from a harmony, so this seems like a case of special pleading for sure.

            If the contents of this document are such that it simply could not have
            been authored in the middle ages, then it was not authored in the middle
            ages. As simple as that -- any textual arguments notwithstanding.

            It's like finding an empty Coke can in some ancient Roman tomb, and then
            trying to make an argument that this can is ancient because some of the
            words printed on it seem to have Latin forms. This is what Petersen does,
            essentially -- irrelevance.


            1 -- HMT TEXT PREPARED BY A CHRISTIAN BELIEVER

            I already gave one strong argument for the antiquity of HMt. This text was
            clearly prepared by a Christian believer. I have seen no objections to
            this so far from anyone. So let me repeat this argument here.

            We can assume our Hebrew text was prepared by a religious Jew. It was
            prepared either by a Jewish Christian, or by an orthodox Jewish apologist
            seeking to make a critique of Christian religion. So what's the answer
            here? On this account, our evidence indicates quite clearly that the text
            was prepared by a Christian believer. This evidence is plentiful and
            includes both stylistic and theological elements. Here's about the
            literary style of HM,

            "Shem-Tob's Hebrew Matthew is characterized by literary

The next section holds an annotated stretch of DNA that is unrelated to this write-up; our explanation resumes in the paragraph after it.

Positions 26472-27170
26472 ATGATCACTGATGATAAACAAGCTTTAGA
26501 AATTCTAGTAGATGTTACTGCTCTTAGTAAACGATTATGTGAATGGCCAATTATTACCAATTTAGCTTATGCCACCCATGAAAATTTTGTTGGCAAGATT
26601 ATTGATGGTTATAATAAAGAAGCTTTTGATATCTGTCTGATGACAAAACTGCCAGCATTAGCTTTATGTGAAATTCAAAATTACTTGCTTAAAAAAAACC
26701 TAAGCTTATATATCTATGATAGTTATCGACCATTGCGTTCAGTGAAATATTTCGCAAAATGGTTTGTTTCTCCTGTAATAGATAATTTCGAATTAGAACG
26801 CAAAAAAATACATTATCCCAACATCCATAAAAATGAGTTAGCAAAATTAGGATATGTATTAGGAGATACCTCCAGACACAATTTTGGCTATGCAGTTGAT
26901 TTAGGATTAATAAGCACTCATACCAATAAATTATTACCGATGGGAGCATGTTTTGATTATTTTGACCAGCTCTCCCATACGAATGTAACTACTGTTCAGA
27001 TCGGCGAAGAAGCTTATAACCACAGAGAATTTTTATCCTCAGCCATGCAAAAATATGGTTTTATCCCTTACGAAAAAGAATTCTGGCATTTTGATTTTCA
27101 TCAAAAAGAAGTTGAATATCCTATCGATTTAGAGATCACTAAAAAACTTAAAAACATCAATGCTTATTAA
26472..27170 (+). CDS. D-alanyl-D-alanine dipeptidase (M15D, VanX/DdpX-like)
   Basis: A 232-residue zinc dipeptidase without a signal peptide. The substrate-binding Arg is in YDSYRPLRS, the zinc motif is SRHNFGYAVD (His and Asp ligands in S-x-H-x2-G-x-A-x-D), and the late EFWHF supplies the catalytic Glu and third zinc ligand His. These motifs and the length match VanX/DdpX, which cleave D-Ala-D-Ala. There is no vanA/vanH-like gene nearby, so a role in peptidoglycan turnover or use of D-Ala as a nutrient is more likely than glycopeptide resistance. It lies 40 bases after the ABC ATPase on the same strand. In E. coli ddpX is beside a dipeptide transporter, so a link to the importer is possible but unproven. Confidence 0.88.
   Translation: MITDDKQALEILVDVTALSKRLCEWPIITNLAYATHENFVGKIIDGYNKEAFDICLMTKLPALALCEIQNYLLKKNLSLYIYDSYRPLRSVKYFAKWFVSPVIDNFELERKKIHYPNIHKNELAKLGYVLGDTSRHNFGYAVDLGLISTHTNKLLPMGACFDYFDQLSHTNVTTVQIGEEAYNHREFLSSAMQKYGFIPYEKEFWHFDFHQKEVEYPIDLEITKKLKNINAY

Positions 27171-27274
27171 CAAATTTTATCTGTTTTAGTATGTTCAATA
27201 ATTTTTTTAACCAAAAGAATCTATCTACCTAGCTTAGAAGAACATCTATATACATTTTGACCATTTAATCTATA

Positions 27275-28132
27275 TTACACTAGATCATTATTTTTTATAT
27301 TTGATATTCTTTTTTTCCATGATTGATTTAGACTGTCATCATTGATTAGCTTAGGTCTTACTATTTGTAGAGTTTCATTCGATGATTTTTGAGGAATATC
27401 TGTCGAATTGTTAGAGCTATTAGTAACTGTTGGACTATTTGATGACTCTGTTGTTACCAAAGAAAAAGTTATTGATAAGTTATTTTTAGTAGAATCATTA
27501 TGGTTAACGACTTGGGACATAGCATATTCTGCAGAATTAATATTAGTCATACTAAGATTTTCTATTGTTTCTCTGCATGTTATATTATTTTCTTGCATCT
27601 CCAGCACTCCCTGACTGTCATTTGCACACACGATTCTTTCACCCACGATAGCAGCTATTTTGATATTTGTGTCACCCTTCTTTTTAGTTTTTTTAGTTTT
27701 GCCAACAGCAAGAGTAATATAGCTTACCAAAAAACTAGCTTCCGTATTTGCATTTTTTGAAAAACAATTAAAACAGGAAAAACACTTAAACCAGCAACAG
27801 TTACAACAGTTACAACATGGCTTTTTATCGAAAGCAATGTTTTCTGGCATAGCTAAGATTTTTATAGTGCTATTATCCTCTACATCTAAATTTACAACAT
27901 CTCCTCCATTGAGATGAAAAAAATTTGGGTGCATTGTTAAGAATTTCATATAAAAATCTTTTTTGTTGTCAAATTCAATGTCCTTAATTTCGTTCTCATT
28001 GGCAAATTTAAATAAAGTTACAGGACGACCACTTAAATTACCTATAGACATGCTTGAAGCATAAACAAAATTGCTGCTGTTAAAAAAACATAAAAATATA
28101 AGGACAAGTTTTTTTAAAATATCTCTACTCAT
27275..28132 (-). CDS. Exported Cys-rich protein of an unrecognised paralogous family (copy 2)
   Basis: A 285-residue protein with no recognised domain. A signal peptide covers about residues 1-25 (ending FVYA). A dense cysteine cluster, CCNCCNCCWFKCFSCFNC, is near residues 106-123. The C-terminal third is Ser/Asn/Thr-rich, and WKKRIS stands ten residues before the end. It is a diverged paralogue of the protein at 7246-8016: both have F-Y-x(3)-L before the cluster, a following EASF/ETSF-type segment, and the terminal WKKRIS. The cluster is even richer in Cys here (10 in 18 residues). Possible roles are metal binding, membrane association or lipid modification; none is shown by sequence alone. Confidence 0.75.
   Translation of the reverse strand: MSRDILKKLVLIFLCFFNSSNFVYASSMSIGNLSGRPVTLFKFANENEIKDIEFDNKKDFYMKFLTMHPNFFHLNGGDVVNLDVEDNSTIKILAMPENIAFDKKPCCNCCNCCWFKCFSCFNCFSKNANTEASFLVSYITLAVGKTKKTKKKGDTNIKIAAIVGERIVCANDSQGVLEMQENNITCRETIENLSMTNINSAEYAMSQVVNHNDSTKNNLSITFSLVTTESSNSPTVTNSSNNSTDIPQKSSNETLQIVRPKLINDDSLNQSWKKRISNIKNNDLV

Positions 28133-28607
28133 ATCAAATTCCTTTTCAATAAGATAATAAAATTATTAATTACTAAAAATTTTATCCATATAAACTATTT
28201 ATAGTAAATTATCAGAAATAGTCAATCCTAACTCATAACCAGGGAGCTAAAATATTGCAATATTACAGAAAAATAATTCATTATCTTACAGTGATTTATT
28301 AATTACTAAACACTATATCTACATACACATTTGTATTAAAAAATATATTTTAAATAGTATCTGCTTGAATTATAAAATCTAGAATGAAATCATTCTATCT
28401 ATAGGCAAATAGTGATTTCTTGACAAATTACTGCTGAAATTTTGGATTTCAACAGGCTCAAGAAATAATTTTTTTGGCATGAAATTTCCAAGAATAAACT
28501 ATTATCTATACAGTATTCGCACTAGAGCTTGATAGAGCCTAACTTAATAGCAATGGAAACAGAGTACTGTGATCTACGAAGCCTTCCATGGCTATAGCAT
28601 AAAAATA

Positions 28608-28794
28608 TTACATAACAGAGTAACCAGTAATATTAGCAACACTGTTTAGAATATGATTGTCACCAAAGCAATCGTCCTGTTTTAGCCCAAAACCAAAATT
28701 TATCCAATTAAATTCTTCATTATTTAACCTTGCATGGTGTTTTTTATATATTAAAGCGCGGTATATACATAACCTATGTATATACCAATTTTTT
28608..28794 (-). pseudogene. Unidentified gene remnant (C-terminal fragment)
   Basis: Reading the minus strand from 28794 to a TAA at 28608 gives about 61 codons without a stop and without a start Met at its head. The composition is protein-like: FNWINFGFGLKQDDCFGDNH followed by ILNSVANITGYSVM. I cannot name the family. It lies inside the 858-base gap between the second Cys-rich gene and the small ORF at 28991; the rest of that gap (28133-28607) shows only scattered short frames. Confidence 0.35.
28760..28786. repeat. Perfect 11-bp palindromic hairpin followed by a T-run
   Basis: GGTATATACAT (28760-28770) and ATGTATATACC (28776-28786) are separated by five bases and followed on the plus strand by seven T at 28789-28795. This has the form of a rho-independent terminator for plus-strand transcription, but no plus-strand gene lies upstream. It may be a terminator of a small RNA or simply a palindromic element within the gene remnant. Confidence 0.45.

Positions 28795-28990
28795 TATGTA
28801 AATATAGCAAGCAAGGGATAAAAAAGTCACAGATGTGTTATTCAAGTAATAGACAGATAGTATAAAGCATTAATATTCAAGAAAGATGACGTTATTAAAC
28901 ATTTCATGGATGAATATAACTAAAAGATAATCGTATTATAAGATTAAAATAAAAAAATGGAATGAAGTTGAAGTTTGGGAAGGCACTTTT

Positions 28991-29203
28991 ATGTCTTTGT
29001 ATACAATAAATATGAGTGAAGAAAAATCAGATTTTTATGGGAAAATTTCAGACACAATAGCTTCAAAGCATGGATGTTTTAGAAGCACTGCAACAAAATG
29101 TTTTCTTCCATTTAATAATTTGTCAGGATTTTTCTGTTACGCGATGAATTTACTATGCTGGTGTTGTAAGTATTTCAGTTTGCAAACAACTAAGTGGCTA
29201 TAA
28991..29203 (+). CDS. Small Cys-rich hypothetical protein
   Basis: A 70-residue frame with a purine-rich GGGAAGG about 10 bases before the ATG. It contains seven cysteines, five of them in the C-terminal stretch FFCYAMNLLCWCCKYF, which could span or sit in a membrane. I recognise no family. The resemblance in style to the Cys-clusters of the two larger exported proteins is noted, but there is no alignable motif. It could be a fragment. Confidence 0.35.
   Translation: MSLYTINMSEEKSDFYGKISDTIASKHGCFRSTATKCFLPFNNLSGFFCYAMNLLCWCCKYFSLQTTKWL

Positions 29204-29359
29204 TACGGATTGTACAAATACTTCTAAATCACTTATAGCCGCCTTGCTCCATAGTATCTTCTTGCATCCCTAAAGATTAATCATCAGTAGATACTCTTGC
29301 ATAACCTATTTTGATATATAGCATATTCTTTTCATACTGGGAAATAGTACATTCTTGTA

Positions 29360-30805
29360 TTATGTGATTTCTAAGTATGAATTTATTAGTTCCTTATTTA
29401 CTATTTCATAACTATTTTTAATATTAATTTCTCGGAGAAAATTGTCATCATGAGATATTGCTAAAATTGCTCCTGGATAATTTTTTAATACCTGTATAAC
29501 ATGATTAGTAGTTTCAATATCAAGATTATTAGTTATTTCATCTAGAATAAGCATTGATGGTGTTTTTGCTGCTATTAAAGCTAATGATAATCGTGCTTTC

devices such as puns, word connections, and alliteration.
            These are numerous -- the text is saturated with them, far
            beyond what appears in the Greek -- and belong to the very
            structure of the Hebrew Text. .. The text's literary niceties
            appear to come from the hand of a believer, not a hostile
            polemist." (Howard, 1995:184)

            Also, highly significantly, there's the use of the Divine Name (pp.
            229-232). An orthodox Jew would have never included them, as Howard
            explains.

            If an orthodox Jew would have wanted to make up a Hebrew translation of Mt
            in the middle ages, the logical course of action would have been to
            translate from the standard Greek or Latin text that would have been
            readily available. But the contents of HMt is very far indeed from a
            standard Greek or Latin text, of course. So it is inconceivable that the
            kind of a text our HMt is would have been prepared in the middle ages by
            an orthodox Jew. This point is so self-evident that it almost seems like a
            waste of time to belabour it.

            On the other hand no Jewish Christian believers embracing beliefs as
            reflected in our HMt have been known in medieval Europe. They didn't exist
            there, so they couldn't have prepared such a translation.

            And here are three more non-textual arguments that are quite conclusive in
            and of themselves.

            Howard writes the following in his article _A Response to William L.
            Petersen's Review of Hebrew Gospel of Matthew_,

            http://www.jv-site.org/scripts/TC/vol04/Howard1999-x.html

            Re: pages 212-223 of his book,

            "72. This section of the book is entitled, "Theological Motifs
            in Shem-Tob's Matthew." The motifs are made up of various
            themes such as divorce, swearing, the Gentiles, the Christ, and
            John the Baptist. In each instance the Hebrew text of Shem-Tob
            treats these subjects differently than they are treated in
            orthodox Christian writings. The Middle Dutch Liege
            Harmony does not explain the origin of the theological
            patterns contained in these motifs. Three examples follow."

            Why have Petersen and all other critics of HMt been neglecting all this
            solid evidence? Doesn't this represent a betrayal of the historical
            scientific method on their part?


            2 -- JESUS IS NOT CHRIST

            Let's start with what Howard writes about the Christ,

            "74. Shem-Tob's Hebrew Matthew has the peculiar